Wednesday, April 1, 2020
COVID-19 Effects Might be Related to Your Blood Type and Your Vaccination History:
Besides the comorbidity and age-related differential symptomatology seen in COVID-19 infected patients, another intriguing contrast has been the different outcomes seen in patients based on blood type. A new study from China indicates that people with blood type A may be more vulnerable to Covid-19. According to this study, patients with blood type A had higher rates of infection and developed more severe symptoms compared to non-A blood types. The blood type O was associated with a lower risk for the infection compared with non-O blood types.
This study, however, had multiple limitations, one being the limited sample size analyzed (2,200 COVID-19 patients in China and tens of thousands of healthy people). Also, the blood type-related differences in COVID-19 risk may, in fact, be due to certain antibodies in the blood. Further studies are needed and the original research article needs to be peer-reviewed (this means being scrutinised by other scientists to verify their validity and accuracy).
Blood types are determined by the presence or absence of antigens -- proteins that can trigger an immune response if they are foreign to the body. There are four major blood groups which are determined by the presence or absence of two antigens (A and B) on the surface of red blood cells. If you have the antigen A your blood type is A, if you lack the antigens A or B, your blood type is O. The USA National Center for Biotechnology Information (NCBI) research shows that about 41 % of the US population is type A and 44 % is type O. Type B and type AB are the rarest blood types.
A dichotomy recently found to potentially impact COVID-19 recovery outcomes is the vaccination profile of patients. A new epidemiological study proposes that the BCG (Bacillus Calmette-Guerin) vaccine appears to impact recovery by reducing morbidity and mortality for COVID-19. Preliminary evidence proposes that national differences in COVID-19 impact could be partially explained by the different national policies around BCG vaccination.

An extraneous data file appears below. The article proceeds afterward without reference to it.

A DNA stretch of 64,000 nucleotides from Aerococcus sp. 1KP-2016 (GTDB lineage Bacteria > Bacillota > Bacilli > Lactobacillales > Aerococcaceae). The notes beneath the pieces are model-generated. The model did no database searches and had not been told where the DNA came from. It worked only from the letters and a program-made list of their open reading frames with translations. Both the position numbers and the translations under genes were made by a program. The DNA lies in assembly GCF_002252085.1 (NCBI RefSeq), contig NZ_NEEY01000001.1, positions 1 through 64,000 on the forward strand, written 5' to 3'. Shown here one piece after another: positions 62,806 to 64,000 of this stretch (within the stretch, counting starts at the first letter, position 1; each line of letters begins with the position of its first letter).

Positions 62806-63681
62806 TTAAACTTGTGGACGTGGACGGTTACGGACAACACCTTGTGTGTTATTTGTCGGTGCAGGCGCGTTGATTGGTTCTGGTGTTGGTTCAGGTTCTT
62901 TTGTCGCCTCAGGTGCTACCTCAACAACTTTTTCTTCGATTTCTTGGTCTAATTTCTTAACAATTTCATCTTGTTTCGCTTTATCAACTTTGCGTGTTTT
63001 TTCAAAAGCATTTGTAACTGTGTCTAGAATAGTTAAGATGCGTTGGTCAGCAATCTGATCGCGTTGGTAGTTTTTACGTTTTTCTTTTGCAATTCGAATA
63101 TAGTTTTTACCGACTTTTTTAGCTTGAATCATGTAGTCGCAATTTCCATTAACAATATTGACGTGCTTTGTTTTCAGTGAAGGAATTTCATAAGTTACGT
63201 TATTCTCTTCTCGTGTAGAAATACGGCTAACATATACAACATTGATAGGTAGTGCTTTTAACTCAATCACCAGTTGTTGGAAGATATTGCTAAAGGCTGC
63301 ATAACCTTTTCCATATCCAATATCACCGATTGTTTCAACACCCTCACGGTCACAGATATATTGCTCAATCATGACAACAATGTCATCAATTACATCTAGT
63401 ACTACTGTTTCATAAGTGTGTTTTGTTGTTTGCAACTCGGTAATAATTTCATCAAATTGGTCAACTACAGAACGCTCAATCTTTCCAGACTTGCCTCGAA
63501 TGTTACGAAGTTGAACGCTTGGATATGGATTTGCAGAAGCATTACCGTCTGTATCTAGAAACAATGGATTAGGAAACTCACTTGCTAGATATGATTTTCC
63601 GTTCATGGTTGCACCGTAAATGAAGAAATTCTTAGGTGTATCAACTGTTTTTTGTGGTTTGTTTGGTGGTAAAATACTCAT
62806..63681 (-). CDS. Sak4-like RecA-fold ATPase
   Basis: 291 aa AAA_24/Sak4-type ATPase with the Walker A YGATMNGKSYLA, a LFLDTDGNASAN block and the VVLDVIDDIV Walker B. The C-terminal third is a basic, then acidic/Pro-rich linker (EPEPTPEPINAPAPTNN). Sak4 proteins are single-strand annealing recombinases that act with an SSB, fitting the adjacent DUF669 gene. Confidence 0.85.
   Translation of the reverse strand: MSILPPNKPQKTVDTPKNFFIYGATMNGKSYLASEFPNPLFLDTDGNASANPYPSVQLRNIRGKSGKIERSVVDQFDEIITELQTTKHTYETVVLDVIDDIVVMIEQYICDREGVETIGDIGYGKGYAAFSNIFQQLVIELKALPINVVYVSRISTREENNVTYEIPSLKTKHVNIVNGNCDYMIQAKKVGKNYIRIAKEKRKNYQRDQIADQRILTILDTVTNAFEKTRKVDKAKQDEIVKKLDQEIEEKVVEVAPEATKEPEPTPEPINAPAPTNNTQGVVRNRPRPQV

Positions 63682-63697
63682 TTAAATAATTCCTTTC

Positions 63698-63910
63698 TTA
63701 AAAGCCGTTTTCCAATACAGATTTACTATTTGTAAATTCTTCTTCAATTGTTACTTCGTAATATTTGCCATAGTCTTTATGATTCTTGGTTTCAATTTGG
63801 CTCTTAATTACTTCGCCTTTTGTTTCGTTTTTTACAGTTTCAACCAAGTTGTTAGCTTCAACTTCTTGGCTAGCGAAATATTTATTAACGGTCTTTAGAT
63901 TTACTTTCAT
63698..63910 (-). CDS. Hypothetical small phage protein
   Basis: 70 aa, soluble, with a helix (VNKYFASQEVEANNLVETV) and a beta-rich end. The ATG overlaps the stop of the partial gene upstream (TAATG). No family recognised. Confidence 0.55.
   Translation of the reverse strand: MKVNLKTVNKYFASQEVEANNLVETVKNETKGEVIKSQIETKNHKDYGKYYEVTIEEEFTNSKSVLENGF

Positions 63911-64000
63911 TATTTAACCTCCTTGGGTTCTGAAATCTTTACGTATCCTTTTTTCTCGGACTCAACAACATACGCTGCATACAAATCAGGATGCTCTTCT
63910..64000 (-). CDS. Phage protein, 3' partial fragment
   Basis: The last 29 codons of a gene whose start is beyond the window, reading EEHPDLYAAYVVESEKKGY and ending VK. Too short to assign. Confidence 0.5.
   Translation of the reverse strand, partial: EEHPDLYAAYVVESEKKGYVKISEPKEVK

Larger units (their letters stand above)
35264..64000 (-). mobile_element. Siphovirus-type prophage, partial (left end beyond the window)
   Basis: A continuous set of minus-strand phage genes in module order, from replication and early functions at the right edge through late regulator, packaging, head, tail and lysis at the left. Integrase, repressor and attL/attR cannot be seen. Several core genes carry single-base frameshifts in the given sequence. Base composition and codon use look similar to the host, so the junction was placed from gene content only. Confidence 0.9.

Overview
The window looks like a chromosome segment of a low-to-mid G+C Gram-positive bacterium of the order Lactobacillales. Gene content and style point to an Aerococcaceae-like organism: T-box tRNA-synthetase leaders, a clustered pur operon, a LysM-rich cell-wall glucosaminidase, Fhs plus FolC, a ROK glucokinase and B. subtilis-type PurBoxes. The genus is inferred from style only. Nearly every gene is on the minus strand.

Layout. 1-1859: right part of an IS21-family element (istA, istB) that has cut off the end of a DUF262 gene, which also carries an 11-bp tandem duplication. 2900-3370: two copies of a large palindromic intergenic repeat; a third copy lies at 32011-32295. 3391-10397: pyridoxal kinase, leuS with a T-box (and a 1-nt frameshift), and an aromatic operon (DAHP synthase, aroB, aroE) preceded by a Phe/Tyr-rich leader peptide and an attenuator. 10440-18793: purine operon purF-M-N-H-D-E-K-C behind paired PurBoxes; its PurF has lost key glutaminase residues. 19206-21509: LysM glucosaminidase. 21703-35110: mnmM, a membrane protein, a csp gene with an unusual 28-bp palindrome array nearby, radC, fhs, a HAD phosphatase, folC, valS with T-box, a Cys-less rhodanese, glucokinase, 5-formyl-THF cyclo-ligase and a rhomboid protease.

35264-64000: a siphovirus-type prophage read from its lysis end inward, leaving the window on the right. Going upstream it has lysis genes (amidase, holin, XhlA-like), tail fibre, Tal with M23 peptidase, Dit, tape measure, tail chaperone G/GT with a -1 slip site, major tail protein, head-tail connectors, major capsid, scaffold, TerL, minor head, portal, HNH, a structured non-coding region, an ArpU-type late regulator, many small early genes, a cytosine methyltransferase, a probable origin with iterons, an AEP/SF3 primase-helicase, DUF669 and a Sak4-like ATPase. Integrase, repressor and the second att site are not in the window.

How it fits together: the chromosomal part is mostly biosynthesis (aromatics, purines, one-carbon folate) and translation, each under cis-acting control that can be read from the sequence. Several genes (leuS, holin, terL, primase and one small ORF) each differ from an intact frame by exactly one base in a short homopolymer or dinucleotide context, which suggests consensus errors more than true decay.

Originally designed to protect against the tuberculosis bacteria (TB), the BCG vaccination offers broad protection to some respiratory infections and reduced the number of reported COVID-19 cases in a country with BCG vaccination policy. The study reported that countries without universal policies of BCG vaccination (such as Italy, the Netherlands and the USA) have been more severely impacted versus countries with universal and long-standing BCG vaccine policies. Interestingly, countries that were late in implementing universal BCG vaccine policies (such as Iran in 1984) had high mortality, consistent with the idea that BCG protects the vaccinated elderly population.
Some countries, like the USA, are not vaccinating based on the low number of TB cases, the cross-reactivity of the vaccines with the TB test that they use and the “effectivity based on the early vaccination”. My opinion is that they should vaccinate their population, as TB is a highly contagious and dangerous disease that can be easily controlled through universal vaccination!
Fortunately, other countries, like Australia and the UK, are fast-tracking large-scale human testing to see if the BCG vaccine can protect health care professionals from contracting COVID-19. One of the trials will be conducted with 4,000 health care professionals in hospitals around Australia to determine if it can reduce COVID-19 symptoms.
Being born and growing up in Argentina, I was vaccinated as a child and 27 years later, when I was tested as a new employee at New York City’s Mt. Sinai Hospital… I tested positive for TB. An X-ray was required to prove that my lungs were healthy, and that I didn’t have TB, merely the antibodies that the BCG vaccine helped me produce to keep me safe from TB. Again, this is an anecdotal situation, I had contact with a person with COVID symptoms and I self-isolated myself, although I haven’t presented any symptoms… was it because my blood type is O? or was it because of the BCG vaccine? I don’t know but I am hoping we will get answers to this soon from research that would be correctly conducted, controlled and peer-reviewed.
BCG scar/ COVID-19 cartoon.
Thanks Tom Keeter and Ilse Daehn for the edits.